It's the clearest choice in 50 years, the papers say. The future of the nation, the security of the world are up for grabs Tuesday. And the biggest question on your mind is: What should I serve?

The Election Night Party -- that once-every-four-years opportunity to gather with a dozen or two of your dearest friends and see if the country goes to the dogs (again) -- is just around the corner. So now you're worried sick about making the evening a success.

Relax. Here at the Electoral Cottage and Roadside Rest, Election Night parties are a piece de ga teau, and what works for me will work for you -- trust me.

Celebrating Election Night with friends is an old and honorable tradition. Didn't your great-grandfather and his neighbors huddle over the crystal set for days waiting for returns from the Taft-Bryan race of 1908? Of course they did. How were they to know that people wouldn't start broadcasting until 1920?

You can just imagine, though, how much food your great-grandmother had to prepare to keep all those people happy. Today's hosts and hostesses have it much easier. In fact, with pre-election and exit polls getting more and more sophisticated, the problem is just the reverse: The evening may be over almost before it starts. Still, your invitations are already mailed -- no use crying over spilt milk, as we expert chefs like to say.

Let's talk basics. Remember that there are two major parties -- not counting the one you're throwing, of course. (Strange that they'd use the same word, isn't it? Maybe that explains all those balloons . . .)

Where were we? Right -- Republicans and Democrats. You can invite friends from both groups if you like, assuming you're one of those rare people who has friends from both groups. At the Electoral Cottage and Roadside Rest, we open our door to everyone -- even independents -- although we've found it a good idea to provide at least two televisions. Also unbreakable dishes.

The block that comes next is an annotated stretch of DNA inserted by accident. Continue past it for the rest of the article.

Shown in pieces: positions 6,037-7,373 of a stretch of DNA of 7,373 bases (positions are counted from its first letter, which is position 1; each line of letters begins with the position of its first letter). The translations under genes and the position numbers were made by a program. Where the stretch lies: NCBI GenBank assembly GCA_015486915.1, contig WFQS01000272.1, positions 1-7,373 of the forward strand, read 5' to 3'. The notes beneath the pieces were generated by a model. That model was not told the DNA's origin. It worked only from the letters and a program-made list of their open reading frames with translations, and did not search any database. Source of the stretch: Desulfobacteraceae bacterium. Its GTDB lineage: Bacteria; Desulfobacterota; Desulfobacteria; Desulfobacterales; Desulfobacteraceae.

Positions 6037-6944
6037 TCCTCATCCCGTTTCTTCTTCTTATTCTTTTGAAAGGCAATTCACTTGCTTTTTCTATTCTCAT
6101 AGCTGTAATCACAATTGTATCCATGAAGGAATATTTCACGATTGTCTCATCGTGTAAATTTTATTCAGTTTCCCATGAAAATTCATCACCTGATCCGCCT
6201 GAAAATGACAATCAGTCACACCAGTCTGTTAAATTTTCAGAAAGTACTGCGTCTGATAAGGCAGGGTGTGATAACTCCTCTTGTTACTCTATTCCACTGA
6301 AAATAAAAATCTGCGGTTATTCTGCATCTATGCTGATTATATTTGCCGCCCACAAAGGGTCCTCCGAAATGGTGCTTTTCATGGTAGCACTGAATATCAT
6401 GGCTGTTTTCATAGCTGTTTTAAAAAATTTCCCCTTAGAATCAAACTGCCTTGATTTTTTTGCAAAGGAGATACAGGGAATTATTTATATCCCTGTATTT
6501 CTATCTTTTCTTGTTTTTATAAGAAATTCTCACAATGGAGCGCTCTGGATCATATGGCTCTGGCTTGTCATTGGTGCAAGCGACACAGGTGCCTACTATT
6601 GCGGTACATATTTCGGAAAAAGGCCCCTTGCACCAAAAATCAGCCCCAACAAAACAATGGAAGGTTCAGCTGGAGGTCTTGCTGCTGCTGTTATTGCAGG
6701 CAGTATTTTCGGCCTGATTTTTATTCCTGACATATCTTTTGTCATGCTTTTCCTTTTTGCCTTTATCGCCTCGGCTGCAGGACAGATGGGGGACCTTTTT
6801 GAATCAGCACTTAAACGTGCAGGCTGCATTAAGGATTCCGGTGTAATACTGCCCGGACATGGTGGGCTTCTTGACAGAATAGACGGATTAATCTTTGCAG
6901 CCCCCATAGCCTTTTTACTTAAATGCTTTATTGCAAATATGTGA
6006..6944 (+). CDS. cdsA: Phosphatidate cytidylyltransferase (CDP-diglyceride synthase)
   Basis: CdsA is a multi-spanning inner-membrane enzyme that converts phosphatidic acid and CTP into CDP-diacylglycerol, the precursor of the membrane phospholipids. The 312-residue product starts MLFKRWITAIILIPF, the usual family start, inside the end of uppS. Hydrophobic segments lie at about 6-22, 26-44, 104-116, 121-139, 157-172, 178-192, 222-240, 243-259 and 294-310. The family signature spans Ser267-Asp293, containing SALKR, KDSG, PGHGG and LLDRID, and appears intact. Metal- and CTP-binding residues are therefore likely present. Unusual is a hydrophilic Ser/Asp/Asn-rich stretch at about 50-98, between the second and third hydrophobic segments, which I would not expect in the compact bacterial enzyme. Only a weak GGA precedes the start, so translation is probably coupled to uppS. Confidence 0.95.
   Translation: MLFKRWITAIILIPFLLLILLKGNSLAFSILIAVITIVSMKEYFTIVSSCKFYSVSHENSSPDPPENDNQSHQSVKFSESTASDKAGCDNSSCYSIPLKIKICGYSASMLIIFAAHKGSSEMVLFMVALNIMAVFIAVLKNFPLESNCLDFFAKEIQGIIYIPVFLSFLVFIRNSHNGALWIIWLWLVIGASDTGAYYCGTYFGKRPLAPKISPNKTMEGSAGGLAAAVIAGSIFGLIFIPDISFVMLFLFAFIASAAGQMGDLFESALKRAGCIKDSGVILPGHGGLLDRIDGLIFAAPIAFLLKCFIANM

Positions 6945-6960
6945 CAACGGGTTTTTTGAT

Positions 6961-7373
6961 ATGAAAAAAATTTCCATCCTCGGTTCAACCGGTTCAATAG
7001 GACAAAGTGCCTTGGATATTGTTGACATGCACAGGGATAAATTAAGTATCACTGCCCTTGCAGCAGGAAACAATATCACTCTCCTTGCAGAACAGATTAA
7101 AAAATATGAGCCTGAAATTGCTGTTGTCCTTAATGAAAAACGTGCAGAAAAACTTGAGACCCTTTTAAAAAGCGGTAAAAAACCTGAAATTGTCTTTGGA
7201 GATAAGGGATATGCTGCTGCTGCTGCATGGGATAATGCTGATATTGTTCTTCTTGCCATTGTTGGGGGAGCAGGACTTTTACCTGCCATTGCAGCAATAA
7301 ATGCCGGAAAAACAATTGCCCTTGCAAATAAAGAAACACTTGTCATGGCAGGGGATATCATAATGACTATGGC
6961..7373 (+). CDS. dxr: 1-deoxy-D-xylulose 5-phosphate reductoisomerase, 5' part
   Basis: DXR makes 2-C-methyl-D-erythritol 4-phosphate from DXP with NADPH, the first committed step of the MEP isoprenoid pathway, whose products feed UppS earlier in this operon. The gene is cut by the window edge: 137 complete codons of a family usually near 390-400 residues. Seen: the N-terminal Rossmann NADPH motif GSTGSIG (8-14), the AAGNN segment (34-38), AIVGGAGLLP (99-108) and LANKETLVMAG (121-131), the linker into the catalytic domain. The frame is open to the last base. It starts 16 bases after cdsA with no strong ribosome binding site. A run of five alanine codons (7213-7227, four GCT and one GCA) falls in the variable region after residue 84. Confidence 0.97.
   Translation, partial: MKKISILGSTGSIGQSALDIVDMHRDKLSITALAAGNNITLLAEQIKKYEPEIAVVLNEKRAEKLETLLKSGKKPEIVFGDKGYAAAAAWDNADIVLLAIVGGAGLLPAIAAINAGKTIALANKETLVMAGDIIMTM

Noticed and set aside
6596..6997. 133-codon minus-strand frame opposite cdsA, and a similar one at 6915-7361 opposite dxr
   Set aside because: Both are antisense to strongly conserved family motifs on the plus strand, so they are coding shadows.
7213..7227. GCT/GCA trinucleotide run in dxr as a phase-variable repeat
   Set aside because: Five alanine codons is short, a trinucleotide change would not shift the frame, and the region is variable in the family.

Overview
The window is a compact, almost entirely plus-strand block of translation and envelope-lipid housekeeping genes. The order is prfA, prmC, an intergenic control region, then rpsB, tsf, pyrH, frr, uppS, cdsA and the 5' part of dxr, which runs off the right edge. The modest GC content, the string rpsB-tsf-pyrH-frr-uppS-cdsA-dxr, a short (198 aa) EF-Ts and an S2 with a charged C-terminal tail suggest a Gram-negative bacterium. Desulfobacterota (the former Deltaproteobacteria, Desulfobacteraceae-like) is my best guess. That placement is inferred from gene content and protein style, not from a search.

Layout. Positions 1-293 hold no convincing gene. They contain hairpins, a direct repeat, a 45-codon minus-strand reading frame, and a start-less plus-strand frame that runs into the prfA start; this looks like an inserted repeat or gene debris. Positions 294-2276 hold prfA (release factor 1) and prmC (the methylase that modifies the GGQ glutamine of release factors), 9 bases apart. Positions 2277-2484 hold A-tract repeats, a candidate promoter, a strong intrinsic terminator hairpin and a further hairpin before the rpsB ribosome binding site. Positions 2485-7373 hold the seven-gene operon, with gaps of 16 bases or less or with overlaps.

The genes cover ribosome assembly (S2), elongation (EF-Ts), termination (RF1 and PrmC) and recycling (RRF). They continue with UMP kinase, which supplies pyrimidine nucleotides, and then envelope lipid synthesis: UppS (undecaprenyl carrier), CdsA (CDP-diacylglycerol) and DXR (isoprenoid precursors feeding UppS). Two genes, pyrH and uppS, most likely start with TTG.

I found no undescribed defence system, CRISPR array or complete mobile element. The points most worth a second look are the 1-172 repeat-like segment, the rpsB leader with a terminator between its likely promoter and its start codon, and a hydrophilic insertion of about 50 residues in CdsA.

Dishes lead us right to food. What about food? you ask. I say: Yes -- definitely. Serve food. This is where knowing your guests comes in handy. Democrats, by and large, won't eat very much. So long as there's hunger anywhere in the world, they'll tell you, it wouldn't be right. Republicans, on the other hand, will eat everything you offer them, and as quickly as they can get their hands on it. (In fact, that's the source of the term "trickle down" -- so have plenty of napkins around.) They'll also moan about waste in the school lunch program, but don't you take it personally.

Now, what kind of food? Have you considered a political menu, in keeping with the spirit of the day? Serve snipe. Serve leeks. Serve Cabinet pudding. Then use your imagination and whip up a vat of, say, Supply Cider. Or climb into your superhero tights and cape and serve Electoral Man Dates -- they're always a hit. What an insider you are, my friends often say to me. Wouldn't you like them to say that to you? They just might, you know.

A Very Important Tip: Study up. Is the election expected to be a cliffhanger, or a landslide? Some people eat more when they're nervous; others forget about food altogether. If 90 percent of your guests will lose 90 percent of their appetite when Ohio goes the "wrong" way six minutes after the polls close, you should know that. Or are your friends the kind who'll eat to forget? It makes a difference.

One final question. You say: What if the polls are wrong? What if I'm left with more food than I know what to do with? I say: Don't worry. The first 1988 primary should be along any day now. Have your friends in. Just defrost and serve.